Another study evaluated epidural corticosteroids for spinal stenosis in a retrospective subgroup analysis.2 There was no improvement in outcome with an epidural steroid injection, whether patients were treated surgically or nonsurgically. The injections were associated with significantly less improvement at four years among all patients, as well as longer duration of surgery and a longer hospital stay.
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Explore This IssueAugust 2013
Also By This Author
Dr. Borenstein noted that additional research is needed to determine the efficacy of epidural injections for spinal stenosis and herniated discs. “I don’t think we have the final answer, but we have to think about it in this older population, about whether doing this corticosteroid injection is, in fact, in their best interest.”
A number of studies have examined whether an artificial disc could be as effective as fusion or nonoperative therapies. Although some research has indicated that patients have a good outcome over a two-year period, the results have been no better long term than nonsurgical therapy, Dr. Borenstein said. There are several contraindications to disc replacement and potential toxicities.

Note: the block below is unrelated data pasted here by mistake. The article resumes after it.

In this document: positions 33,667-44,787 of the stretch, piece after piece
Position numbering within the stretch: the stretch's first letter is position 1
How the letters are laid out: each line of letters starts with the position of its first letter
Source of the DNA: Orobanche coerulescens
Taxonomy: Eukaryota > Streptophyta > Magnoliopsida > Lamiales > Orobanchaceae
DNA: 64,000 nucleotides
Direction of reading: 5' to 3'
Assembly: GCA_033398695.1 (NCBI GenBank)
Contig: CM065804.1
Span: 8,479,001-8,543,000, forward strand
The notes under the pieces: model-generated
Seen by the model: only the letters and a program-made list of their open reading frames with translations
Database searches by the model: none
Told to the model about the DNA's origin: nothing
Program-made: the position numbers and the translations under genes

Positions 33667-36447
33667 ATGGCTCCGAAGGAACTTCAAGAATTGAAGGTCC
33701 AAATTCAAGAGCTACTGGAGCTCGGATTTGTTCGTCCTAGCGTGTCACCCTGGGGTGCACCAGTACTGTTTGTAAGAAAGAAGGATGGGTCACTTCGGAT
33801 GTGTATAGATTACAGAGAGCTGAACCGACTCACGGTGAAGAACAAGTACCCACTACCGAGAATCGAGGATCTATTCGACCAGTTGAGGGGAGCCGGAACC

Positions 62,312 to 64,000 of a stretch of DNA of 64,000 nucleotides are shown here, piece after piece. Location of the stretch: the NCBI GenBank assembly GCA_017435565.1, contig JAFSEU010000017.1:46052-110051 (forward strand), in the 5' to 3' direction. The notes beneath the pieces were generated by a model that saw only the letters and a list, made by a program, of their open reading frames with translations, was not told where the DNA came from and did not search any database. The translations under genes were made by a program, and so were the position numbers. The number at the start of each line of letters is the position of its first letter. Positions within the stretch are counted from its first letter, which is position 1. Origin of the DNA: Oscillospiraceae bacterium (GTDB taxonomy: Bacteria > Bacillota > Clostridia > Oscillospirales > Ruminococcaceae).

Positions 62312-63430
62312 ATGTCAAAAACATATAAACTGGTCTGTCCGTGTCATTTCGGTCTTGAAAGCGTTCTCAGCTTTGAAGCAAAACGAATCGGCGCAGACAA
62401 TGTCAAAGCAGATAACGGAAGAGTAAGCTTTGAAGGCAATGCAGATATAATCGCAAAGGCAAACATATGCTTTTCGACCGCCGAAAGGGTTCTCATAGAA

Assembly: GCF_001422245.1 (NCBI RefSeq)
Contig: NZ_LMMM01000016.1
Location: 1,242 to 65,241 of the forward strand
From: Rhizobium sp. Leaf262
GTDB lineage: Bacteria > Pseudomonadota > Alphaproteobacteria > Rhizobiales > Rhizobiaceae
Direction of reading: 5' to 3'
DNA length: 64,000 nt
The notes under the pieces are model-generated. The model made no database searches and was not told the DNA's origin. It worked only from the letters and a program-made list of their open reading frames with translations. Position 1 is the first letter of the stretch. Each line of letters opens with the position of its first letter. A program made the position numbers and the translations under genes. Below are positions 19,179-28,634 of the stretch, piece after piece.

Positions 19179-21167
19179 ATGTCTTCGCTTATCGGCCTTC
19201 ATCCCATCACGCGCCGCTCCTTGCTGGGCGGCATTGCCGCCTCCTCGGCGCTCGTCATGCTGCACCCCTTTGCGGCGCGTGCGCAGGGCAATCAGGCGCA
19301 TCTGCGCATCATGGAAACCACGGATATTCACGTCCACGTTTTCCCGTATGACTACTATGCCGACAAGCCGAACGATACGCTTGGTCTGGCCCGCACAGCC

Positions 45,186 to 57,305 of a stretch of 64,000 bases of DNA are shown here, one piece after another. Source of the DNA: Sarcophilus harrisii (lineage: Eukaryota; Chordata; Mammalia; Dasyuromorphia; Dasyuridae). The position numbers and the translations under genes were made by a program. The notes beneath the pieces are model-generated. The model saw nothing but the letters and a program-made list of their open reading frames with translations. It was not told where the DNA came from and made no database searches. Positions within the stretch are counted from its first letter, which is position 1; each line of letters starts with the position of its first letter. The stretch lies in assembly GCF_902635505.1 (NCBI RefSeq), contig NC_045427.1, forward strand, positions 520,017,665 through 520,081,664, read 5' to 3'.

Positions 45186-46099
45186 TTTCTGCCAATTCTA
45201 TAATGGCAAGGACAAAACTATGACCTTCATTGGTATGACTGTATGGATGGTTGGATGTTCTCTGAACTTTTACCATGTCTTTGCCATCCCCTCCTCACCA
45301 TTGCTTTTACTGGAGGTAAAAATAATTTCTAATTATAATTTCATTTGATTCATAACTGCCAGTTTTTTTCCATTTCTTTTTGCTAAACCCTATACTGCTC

Nonsurgical Therapies for Back Pain
Dr. Borenstein reviewed current information about the efficacy of several nonsurgical therapies for low back pain:
- Exercise: Although there are multiple forms of exercise, exercise in general has been associated with pain relief and improved function in a number of large studies.
- Massage: Massage therapy is passive therapy, but it has been associated with pain reduction and improved function, and “patients love it,” Dr. Borenstein said.
- Acupuncture: Some experts argue that this may be a placebo-type therapy, but a number of studies have found an association between acupuncture and pain relief and improved function.
- Back schools: Providing patients with education about the anatomy of the back, biomechanics, optimal posture, ergonomics, and exercise can have significant value, particularly when the instruction is conducted in an occupational setting.
- Cognitive behavioral therapy: This type of therapy can provide short-term significant pain relief for patients with fibromyalgia or chronic back pain, but the effectiveness is relatively mild and there are limited options available for this type of therapy.
- Spinal manipulation: The effect is relatively mild to none, with no benefit when compared with sham therapy.
- Transcutaneous electrical nerve stimulation (TENS): The effectiveness has not been determined. One randomized controlled trial found that TENS provided better pain relief than placebo; another found no improvement.
- Lumbar corsets: No studies have compared this therapy with sham therapies. One trial identified an adverse effect with lumbar corsets due to weakening of the paraspinal muscles. Lumbar corsets should be used for only a short period of time in specialized groups.